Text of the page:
Day Sixty: ”Attack of the Radioactive Hamsters from a Planet Near Mars” from UHF

 So this is a thing that exists, apparently. 

So this is a thing that exists, apparently. 

For the past thirty four years or so, “Weird Al” Yankovic has essentially owned the field of pop music parody. He is not only without equal in this field, he is without challengers. But within this larger framework as America’s unofficial official pop music parodist Al owns a number of smaller, stranger fields as well. 

As we have established here in exhaustive, exhausting detail, Al is the king of funny pop songs about food. He’s equally dominant when it comes to making songs about television shows and television characters. And of course no one is better at setting lovely, gentle music to utterly unhinged, psychotic, violent sentiments. 

“Attack of the Radioactive Hamsters from a Planet Near Mars”, the third track on UHF, highlights an even weirder subset of Al’s life and career: the song that sounds like the audio version of the kind of campy, ridiculous, over-the-top genre foolishness that would be lovingly mocked on Mystery Science Theater 3000. 

 

Consider this the third and concluding entry in what I like to call “Creepy” “Weird Al” Yankovic’s Spooktacular Sonic Trilogy of Terror. The trilogy began, of course, with the Satanic evil of “Nature Trail to Hell”, the song that single-handedly led to the formation of the Parents Music Resource Center and Parental Advisory stickers. 

Next Al’s warped mind dreamed up “Slime Creatures from Outer Space” from Dare to be Stupid and here he officially concludes the trilogy with “ another creature-feature-style exploration and condemnation of even more fantastical beasties from outer space. 

As its title helpfully suggests, “Attack of the Radioactive Hamsters from a Planet Near Mars” is about an invasion of hamsters from a planet near Mars. Now, I am a graduate of the Chicago public school system, so I know nothing about anything, particularly where the planets are concerned.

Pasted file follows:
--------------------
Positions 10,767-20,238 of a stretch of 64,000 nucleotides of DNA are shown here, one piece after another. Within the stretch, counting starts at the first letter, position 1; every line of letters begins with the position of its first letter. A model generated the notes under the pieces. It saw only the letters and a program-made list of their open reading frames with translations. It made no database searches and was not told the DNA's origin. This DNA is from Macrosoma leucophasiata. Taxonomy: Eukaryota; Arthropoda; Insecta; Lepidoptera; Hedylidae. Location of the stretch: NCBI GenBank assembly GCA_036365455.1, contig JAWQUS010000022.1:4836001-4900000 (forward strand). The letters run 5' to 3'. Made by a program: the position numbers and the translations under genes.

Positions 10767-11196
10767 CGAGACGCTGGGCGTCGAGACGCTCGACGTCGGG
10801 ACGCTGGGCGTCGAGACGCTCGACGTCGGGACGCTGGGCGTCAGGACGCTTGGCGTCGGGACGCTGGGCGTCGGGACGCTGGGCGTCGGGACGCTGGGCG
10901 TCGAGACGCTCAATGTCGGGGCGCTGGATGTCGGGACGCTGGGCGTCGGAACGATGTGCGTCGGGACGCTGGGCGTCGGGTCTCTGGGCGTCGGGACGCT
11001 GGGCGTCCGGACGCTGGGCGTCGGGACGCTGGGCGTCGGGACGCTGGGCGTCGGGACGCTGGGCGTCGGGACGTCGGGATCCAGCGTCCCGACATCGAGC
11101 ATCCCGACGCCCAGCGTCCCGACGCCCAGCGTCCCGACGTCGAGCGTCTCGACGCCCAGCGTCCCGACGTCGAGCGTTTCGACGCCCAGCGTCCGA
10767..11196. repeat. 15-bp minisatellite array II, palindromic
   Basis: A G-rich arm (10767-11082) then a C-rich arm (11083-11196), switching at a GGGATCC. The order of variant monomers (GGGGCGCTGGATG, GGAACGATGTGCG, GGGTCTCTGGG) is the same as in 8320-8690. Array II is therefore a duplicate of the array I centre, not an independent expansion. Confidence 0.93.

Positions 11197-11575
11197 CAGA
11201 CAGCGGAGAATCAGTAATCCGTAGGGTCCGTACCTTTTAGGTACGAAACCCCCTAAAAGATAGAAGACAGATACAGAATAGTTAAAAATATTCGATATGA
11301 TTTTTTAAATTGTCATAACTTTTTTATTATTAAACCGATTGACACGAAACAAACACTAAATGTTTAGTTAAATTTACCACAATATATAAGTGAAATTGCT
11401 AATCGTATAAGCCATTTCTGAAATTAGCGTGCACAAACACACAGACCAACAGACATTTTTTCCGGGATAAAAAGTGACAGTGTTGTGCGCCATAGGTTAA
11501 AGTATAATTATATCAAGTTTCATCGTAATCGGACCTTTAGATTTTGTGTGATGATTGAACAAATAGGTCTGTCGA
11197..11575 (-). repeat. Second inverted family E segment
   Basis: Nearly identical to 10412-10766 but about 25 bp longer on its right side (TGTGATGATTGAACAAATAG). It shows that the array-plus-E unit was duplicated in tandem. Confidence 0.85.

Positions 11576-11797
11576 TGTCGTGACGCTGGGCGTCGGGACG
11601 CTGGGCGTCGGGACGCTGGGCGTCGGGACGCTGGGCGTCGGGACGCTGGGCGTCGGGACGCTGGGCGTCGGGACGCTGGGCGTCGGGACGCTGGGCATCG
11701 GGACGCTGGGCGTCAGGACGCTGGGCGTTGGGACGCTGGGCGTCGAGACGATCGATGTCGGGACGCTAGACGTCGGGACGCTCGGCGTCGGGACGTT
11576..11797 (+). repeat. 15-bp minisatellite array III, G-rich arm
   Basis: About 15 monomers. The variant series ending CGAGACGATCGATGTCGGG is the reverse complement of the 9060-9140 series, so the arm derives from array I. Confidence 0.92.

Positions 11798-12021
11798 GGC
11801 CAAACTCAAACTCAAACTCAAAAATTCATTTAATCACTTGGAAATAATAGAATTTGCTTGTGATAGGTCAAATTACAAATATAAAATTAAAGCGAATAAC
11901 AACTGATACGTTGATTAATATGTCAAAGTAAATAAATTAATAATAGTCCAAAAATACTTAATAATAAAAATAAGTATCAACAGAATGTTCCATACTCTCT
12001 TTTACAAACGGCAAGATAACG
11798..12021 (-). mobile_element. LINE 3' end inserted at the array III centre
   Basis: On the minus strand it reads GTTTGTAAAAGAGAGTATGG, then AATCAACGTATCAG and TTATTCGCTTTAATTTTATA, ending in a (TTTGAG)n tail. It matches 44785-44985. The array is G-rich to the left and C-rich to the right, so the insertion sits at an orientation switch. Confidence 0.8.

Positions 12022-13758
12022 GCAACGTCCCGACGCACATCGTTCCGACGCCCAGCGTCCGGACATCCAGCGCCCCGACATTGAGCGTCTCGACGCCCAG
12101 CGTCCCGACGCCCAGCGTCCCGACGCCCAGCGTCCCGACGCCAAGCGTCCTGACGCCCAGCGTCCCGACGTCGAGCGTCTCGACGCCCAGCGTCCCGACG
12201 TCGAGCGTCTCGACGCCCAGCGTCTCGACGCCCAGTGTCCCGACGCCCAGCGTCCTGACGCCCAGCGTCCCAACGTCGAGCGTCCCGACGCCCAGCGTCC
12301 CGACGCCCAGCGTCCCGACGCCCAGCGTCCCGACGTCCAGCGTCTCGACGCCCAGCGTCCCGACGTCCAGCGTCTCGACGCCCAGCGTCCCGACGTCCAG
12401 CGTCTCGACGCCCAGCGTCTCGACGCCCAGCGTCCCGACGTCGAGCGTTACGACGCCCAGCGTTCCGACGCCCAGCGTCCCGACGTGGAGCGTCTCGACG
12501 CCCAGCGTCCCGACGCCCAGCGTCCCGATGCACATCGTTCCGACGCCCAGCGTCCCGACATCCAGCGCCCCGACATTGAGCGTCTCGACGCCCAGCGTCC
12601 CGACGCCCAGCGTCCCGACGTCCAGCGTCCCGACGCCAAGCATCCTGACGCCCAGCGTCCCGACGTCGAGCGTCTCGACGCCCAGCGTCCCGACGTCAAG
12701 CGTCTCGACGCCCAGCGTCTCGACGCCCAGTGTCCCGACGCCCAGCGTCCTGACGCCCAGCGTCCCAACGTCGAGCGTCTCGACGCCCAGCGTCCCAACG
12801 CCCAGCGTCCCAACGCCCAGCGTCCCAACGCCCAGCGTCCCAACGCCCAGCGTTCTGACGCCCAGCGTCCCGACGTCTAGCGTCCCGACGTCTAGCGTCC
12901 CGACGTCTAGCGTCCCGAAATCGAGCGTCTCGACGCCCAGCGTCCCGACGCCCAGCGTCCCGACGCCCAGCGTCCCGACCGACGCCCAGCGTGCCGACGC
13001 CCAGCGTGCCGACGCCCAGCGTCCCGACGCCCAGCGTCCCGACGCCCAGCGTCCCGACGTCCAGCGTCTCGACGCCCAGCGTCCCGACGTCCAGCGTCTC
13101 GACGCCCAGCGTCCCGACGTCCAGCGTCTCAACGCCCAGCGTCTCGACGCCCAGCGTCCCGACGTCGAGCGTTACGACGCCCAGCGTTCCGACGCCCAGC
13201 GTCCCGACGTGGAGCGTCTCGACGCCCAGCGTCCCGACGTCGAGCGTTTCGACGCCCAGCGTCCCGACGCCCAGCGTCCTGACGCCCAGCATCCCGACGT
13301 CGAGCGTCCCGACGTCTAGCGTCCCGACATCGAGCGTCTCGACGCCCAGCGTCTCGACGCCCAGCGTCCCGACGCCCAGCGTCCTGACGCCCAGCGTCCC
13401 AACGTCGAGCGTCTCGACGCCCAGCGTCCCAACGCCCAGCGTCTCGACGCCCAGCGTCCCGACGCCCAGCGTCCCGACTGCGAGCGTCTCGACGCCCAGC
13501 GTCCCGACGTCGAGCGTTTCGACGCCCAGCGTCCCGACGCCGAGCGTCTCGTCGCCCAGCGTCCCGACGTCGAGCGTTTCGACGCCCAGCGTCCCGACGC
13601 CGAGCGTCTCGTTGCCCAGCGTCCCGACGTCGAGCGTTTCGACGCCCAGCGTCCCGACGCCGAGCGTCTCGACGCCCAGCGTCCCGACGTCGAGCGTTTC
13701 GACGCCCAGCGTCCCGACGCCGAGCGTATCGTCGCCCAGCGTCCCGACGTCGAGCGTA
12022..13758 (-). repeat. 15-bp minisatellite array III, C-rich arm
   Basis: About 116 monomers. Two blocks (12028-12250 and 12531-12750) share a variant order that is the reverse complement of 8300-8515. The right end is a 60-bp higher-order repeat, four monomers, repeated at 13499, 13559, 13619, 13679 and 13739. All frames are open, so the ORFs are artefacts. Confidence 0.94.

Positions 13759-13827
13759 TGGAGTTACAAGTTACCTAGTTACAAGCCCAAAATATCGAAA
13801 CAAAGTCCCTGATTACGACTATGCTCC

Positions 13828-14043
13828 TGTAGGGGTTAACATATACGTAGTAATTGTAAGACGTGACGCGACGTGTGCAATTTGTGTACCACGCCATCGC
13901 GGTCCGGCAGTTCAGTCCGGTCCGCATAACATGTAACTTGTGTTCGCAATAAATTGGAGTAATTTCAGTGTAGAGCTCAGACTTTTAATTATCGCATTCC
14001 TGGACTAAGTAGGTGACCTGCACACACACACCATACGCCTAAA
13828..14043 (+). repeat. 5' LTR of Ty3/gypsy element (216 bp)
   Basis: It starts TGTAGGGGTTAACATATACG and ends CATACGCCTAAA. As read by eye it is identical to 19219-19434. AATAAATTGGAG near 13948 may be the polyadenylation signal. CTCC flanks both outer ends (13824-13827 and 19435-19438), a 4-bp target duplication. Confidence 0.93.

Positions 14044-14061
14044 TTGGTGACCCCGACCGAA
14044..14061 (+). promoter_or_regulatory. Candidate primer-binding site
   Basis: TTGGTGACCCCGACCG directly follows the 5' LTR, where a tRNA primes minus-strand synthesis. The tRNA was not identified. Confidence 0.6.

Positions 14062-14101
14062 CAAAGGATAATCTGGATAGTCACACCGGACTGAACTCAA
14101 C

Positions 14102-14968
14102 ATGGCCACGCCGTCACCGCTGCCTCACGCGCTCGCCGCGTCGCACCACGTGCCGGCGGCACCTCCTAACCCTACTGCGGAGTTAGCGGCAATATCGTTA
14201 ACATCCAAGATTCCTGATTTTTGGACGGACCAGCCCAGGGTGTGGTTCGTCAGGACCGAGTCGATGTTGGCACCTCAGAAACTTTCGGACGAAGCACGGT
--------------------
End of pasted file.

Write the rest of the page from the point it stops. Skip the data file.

But I do know that the planet closest to Mars is Earth. That means that in this song the radioactive hamsters from a planet near Mars are actually from Earth, unless we assume that there’s a hitherto undiscovered planet that is a potent breeding ground for radioactive hamsters from outer space. 

I was confused, so I called up Neil DeGrasse Tyson, America’s official scientist, and asked him about the science on “Attack of the Radioactive Hamsters from a Planet Near Mars.” He said it all pretty much checks out, and also that people should be more laid-back about stuff like that. What does it matter whether a movie, television show or song is “scientifically accurate” or not? The whole point is to have fun! And enjoy yourself! With the nice people! 

Like the previous two entries in “Creepy” “Weird Al” Yankovic’s trilogy of sonic terror, “Attack of the Radioactive Hamsters from a Planet Near Mars” is a whole lot of fun. It’s a kitschy, goofy, over-the-top romp, full of haunted house atmosphere and rocking good times about seemingly adorable but ultimately malevolent creatures who show up on the narrator’s doorstep and, after getting just a little too close to a microwave oven, grew to “40 thousand times their original size.”

Needless to say, that’s a bit of a game changer both for the singer and for humanity. The mutated hamsters descend upon the Earth in cigar-shaped UFOs and, as the singer notes unhappily, “Now the whole wide world is their exercise wheel.”

As with previous entries in “Creepy” “Weird Al” Yankovic’s Super Creepy Thriller Chiller horror theater, this gleans humor from the incongruous juxtaposition of the fantastical and the mundane. So while the narrator desperately hopes that scientists and the government and the National Guard and all the respectable people can do something about this rodent menace, he seems as worried about the property values in the neighborhood as he does about the very real possibility that humanity will not survive its clash with the titular monsters. 

If “Slime Creatures from Outer Space” is like Mars Attack in song form, then“Attack of the Radioactive Hamsters from a Planet Near Mars” is more like Gremlins or Gremlins 2. As with Gremlins, the song begins with something almost oppressively adorable, in this case a hamster, and follows them as they go from cute and cuddly to a violent threat to society’s orderly functioning and survival. 

These radioactive hamsters from a planet near Mars aren’t just disconcertingly, dangerously large. They’re bastards in other respects as well. According to the appropriately concerned singer, they’re “evil and nasty and they glow in the dark” but he grudgingly concedes that they’re nevertheless “really kind of cute.” 

The same can be said of “Attack of the Radioactive Hamsters from a Planet Near Mars.” If you can ignore a body count probably in the hundreds of millions, it’s pretty gosh darn adorable. 

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